The student researchers, Go, Tengki & De Guzman received certificates for being a finalist for the 2011 Gold Thesis Award for the Structural Engineering Division
High-strength concrete (HSC) is a highly complex and evolving construction material. Careful selection of constituent materials must be employed to successfully proportion HSC mixtures. A guide for proportioning HSC by the American Concrete Institute (ACI) is available but the guide provides only a general idea of the proportions of the various components for HSC production. Presently, batching companies produce different trial mixes using the ACI guide and some trial and error considering the observed effect of each constituent material to the strength development of HSC in order to attain a target concrete strength. This method, however, requires plenty of mix design experimentation that is costly and time consuming. Through the years, trial mixes of HSC of various strengths have been compiled by batching companies. These trial mix data may be useful in deriving optimum mix designs of HSC.
This study explored the use of genetic algorithms (GA) in deriving optimum mix designs for HSC using data collected from a batching company. Three hundred ninety-six (396) HSC trial mixtures were analyzed to derive empirical equations for strength and slump which were adapted as GA fitness functions. The GA program generated optimum preliminary designs for concrete strengths in the range of 7,000 psi (48 MPA) to 10,000 psi (69 MPa) depending on the type of sand and whether silica fume is present or not. In-situ adjustments for the dosage of admixture and amount of water were applied to the GA preliminary mix designs to account for the moisture content and absorption of the aggregates. These mix designs were verified by implementing the mixture with in-situ adjustments and testing the concrete cylinders for compressive strength. The target values for strength and slump were obtained. Cost comparison also showed that the GA-HSC mix designs yielded lower material cost than the mix designs provided by the company indicating a near optimal and more economical mix design.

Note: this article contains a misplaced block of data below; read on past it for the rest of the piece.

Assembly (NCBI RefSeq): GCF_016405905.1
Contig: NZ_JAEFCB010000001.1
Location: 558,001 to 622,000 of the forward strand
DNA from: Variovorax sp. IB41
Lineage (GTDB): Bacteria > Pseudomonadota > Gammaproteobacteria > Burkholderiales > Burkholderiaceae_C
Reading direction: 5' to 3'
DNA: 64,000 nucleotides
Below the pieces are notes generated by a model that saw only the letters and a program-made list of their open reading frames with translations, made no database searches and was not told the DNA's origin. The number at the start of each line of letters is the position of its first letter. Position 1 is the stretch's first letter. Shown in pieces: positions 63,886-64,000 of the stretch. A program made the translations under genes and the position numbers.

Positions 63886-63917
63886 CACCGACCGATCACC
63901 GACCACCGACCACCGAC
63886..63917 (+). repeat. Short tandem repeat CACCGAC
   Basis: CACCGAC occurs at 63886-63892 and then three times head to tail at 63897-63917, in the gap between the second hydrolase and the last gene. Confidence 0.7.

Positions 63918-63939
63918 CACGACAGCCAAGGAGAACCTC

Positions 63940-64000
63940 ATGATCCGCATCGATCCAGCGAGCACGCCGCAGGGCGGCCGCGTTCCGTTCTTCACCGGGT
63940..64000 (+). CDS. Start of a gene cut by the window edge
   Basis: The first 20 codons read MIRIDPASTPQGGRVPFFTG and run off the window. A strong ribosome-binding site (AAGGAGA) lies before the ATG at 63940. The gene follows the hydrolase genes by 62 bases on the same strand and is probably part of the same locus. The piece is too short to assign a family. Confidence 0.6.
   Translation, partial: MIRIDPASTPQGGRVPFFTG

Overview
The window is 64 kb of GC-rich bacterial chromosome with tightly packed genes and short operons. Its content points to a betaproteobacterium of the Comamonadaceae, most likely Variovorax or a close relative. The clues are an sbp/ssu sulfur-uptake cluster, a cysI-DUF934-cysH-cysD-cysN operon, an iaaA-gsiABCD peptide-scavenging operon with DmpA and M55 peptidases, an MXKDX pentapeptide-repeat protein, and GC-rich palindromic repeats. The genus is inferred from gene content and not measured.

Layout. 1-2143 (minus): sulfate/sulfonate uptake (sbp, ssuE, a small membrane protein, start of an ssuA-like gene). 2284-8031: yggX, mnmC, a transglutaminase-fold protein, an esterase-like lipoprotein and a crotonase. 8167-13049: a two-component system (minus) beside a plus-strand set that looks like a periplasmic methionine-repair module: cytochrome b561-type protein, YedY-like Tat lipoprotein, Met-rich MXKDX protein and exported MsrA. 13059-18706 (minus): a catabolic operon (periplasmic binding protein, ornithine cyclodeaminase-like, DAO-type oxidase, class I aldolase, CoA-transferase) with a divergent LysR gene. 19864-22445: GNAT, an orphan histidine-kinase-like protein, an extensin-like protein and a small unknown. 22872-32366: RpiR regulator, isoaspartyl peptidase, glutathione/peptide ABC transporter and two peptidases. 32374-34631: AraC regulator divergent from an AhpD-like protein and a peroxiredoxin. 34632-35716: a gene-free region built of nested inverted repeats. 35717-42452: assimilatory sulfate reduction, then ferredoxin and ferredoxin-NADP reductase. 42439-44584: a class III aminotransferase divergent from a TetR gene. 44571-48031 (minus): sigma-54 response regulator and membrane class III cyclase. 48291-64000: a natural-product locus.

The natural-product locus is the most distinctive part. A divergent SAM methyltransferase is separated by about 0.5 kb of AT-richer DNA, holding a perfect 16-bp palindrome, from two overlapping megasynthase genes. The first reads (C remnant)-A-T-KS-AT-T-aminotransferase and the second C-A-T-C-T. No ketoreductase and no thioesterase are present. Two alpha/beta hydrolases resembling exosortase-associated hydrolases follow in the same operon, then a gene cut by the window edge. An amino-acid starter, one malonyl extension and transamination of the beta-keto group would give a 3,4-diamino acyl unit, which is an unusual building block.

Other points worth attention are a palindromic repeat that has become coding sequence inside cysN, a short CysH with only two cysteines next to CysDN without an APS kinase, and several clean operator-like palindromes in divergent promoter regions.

This is the undergraduate thesis of Iris Mae M. Malabatuan, Bertrand B. Teodosio and Analyn C. Yee Concepcion at Department of Civil Engineering, De La Salle University, Manila. CE faculty, Engr. Alden Paul Balili, who also completed his MSCE thesis on GA with application to RC Frames was a co-adviser of the group and his GA program was used in the thesis. The thesis group is a finalist for the 2011 Gold Thesis Award for the Structural Engineering Division.
The group members and the advisers wish to express their gratitude to D. M. Consunji, Inc. and its current president, Mr. Jorge A. Consunji, for granting the request to obtain concrete mix design data.